Here's a quote from Whiteline, "A tire width was designed by the Manufacturer to work with the wheel size. Increasing width of the tire will not necesssarily increase the contact patch. This is particurarly relevant to standard wheels where overly wide tires will often handle worse then the original with the undersized wheel creating a balloon that easily distorts through a spongy sidewall. Tire width can also be a problem when the extra width grows out from the wheel hub face."

I will be looking into 16 x 7.5" wheels someday. The wider the wheel the better, regardless of the wheel diameter.

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Old 06-22-2003, 04:29 PM   #15
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Heather:

Reading your post, I see you've already read the test I did locate, and completely by accident. I remember it being a Tire Rack test because it was done at their headquarters, and using some of their staff, but by Grassroots Motorsports. Here
it is anyhow.

It actually does seem pretty relevant to me. Using the aspect ratios as a guide, the 14-17 sizes on the civic would be equivalent to 15-18 on the Subaru. And aside from the OEM 14" steel wheels and tires, the plus size tests were conducted using the same tire (the Dunlop W-10) and a Kosei 15" wheel and TRM for the 16" and 17". I'm sure Tire Rack could provide weights.
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Old 06-22-2003, 06:17 PM   #16
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That "plus sizing" experiment provides some good results.

Heather, I'm not sure where you got your "facts". You might be confusing "section width" with "tread width". The 225 is going to give you (approx) 20mm more tread width than the 205. The section width doesn't increase by 20mm because the sidewall is more tucked on the same-width wheel.

The merrits of the 225/50-16 on stock wheels shouldn't immediately be dismissed unless you try it. Lots of wagon owners are very happy with them. Depending on your set-up, it may even keep you in a lower auto-x class - no, sorry, the ALK would change that!

The Pilot Sport A/S in 225/50-16 is recommended for wheel widths from 6.0 - 8.0", so there's no fundamental problem using them on 6.5's. Yes, the wider the wheel, the less flex of the sidewall, but you would have to buy them, they'd be more prone to tire-rubbing and pulling the bead off the rim in extreme circumstances.

Could I suggest that if you're going to head down the 225/50-16 path, to try them on the stock wheels before investing in wider ones? Those tires could then be transferred to new wheels if you still wanted to. (Hint: experiment on Hubby's car)

As an asside, in the 16" vs. 17" weight argument, the "rotational intertia" shouldn't be underestimated. More than 10% more for the 17's if they weigh the same. It was alluded to earlier, but bigger wheels need to weigh much less in order to give the same acceleration (and deceleration).

-Kevin
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Old 06-23-2003, 03:46 PM   #17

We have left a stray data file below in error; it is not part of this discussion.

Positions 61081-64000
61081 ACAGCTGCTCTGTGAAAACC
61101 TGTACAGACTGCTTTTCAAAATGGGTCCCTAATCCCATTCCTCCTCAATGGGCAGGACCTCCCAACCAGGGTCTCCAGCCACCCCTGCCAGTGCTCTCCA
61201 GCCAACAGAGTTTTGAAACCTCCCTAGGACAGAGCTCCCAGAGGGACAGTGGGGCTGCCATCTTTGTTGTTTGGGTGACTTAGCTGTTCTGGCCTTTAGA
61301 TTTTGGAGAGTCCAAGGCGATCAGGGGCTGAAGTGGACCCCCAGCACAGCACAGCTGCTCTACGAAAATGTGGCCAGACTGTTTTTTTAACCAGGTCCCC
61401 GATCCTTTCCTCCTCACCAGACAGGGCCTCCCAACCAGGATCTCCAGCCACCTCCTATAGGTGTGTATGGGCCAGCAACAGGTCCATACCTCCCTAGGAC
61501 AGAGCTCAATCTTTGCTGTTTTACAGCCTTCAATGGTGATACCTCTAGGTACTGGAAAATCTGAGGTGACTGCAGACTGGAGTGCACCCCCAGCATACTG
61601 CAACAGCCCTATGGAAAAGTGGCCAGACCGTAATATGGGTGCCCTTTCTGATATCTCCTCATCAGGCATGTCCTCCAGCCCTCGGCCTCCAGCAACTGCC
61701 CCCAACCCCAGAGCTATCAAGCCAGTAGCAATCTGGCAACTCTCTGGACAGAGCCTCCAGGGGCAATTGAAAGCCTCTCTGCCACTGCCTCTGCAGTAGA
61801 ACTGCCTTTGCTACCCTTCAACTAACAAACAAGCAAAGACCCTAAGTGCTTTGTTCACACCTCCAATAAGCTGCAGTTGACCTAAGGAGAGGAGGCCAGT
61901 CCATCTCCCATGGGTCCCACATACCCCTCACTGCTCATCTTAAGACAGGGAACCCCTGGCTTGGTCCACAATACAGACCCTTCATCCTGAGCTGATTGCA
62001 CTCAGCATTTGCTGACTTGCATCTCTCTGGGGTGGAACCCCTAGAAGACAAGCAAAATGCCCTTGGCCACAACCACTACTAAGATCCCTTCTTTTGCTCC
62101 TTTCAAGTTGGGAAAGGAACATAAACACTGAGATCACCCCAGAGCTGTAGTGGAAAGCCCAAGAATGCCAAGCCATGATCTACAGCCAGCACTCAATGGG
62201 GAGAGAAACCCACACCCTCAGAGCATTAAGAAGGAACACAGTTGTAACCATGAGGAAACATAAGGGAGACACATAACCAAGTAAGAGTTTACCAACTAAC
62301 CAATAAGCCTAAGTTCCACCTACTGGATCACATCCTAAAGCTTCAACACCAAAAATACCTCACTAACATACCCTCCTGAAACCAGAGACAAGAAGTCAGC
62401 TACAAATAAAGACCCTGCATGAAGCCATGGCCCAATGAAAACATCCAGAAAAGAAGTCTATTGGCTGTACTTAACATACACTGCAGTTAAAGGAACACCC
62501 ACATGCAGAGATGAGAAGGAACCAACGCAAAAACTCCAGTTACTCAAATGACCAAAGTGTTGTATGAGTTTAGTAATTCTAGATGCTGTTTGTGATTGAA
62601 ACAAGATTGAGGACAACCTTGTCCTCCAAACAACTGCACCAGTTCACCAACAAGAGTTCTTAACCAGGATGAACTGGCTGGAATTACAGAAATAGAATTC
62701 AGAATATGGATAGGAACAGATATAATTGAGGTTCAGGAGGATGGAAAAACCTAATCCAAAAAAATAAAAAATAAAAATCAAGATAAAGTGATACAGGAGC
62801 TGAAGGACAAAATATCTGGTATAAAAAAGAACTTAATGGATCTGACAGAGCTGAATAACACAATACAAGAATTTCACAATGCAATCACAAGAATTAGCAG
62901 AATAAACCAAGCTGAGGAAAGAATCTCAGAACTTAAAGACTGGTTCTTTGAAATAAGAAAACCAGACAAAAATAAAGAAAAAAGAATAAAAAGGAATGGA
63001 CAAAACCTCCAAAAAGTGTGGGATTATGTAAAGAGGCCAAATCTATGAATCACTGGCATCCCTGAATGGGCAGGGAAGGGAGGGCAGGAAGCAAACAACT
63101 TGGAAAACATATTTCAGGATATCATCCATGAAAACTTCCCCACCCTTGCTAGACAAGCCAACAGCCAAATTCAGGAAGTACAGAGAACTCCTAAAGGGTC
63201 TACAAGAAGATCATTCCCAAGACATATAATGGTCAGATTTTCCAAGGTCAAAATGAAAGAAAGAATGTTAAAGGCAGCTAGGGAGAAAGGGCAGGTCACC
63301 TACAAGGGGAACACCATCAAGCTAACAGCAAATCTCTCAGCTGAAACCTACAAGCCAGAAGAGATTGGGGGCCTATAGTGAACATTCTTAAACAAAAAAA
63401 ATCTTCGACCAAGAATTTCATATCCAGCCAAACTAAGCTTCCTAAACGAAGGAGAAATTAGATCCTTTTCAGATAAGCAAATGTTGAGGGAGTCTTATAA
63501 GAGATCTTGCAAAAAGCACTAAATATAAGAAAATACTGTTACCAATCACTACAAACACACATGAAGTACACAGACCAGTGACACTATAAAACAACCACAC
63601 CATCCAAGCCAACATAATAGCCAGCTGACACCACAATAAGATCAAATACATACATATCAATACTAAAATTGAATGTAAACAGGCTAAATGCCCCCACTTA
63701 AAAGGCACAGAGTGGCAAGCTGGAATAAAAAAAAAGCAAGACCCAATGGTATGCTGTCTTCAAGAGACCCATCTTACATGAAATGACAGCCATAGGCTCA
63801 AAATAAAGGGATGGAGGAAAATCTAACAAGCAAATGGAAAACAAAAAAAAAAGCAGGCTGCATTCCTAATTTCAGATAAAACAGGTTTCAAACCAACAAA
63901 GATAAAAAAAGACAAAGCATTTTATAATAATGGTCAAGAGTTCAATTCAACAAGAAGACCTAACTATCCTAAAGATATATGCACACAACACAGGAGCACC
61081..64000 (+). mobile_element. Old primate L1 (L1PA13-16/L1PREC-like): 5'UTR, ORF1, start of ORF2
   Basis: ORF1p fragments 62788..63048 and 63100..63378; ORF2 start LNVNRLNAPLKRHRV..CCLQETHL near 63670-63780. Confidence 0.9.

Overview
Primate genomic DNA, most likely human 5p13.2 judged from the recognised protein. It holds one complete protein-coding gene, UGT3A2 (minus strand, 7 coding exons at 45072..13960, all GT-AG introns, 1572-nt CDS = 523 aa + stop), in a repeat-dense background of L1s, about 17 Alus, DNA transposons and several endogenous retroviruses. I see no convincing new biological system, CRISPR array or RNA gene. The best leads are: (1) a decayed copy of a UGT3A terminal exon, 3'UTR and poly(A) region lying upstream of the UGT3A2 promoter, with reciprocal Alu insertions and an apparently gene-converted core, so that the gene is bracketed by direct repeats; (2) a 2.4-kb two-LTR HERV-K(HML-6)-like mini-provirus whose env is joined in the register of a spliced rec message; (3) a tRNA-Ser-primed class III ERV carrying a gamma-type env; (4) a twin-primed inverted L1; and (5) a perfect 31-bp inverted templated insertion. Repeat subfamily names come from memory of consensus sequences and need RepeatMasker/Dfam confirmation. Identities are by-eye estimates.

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Smile 225/50/16

I agree to the benefit on the 225/50/16 over the 205/55/16, but like I said, not on our rims. That size is recommened for 7" rims not 6.5", although it will fit, it is not optimum for our rims. My problem with that size is they weigh 2 pounds more per tire then the 205/55/16 tires- Just go to any tire manufacturer's website and see for yourself, or call the Tire Rack- they have immediate customer service and have all the tire weights on hand. That's 8 pounds more unsprung weight plus you will not get the full benefit of the tire width due to the narrow rim (you will not get the entire 20mm extra width on your 6.5 rim like you would on a 7 or higher rim). If I had a 16 x 7 rim, I'd buy those tires. I would experiment on hubby's car, but he wants the 205/55/16.
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Old 06-23-2003, 04:04 PM   #18
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Quote:
Originally posted by stanton
As an asside, in the 16" vs. 17" weight argument, the "rotational intertia" shouldn't be underestimated. More than 10% more for the 17's if they weigh the same. It was alluded to earlier, but bigger wheels need to weigh much less in order to give the same acceleration (and deceleration).
I was waiting for someone to bring this up. 16.5 lb 16" wheels will accelerate/decelerate quicker than a 16.5 lb 17" wheel!
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Old 06-23-2003, 07:29 PM   #19
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Default yes but...

Quote:
Originally posted by dunny
Heather:

Reading your post, I see you've already read the test I did locate, and completely by accident. I remember it being a Tire Rack test because it was done at their headquarters, and using some of their staff, but by Grassroots Motorsports. Here
it is anyhow.

It actually does seem pretty relevant to me. Using the aspect ratios as a guide, the 14-17 sizes on the civic would be equivalent to 15-18 on the Subaru. And aside from the OEM 14" steel wheels and tires, the plus size tests were conducted using the same tire (the Dunlop W-10) and a Kosei 15" wheel and TRM for the 16" and 17". I'm sure Tire Rack could provide weights.
Hmmm I just re-read that Grassroots Motorsport article twice. The "Star driver" of the test Brian got the fastest laptimes in the 16's, even faster then the 17's and several of the guys said the 16s were smoother and better. They only said they prefer the 17's due to the "bling" or looks factor. Yes two of the five guys did say the 17's were smoother and quieter, but they also said those wheels were heavier and it was harder to brake and accelerate. Yes they did conduct the test on the same tires and the wheels varied in weight, but they did not say by how much. They concluded they all liked the 15 and 16 combinations the best for daily driving, and for looks and pure lap-times, they would choose the 17's.

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Old 06-23-2003, 09:23 PM   #20
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Default facts were off

Quote: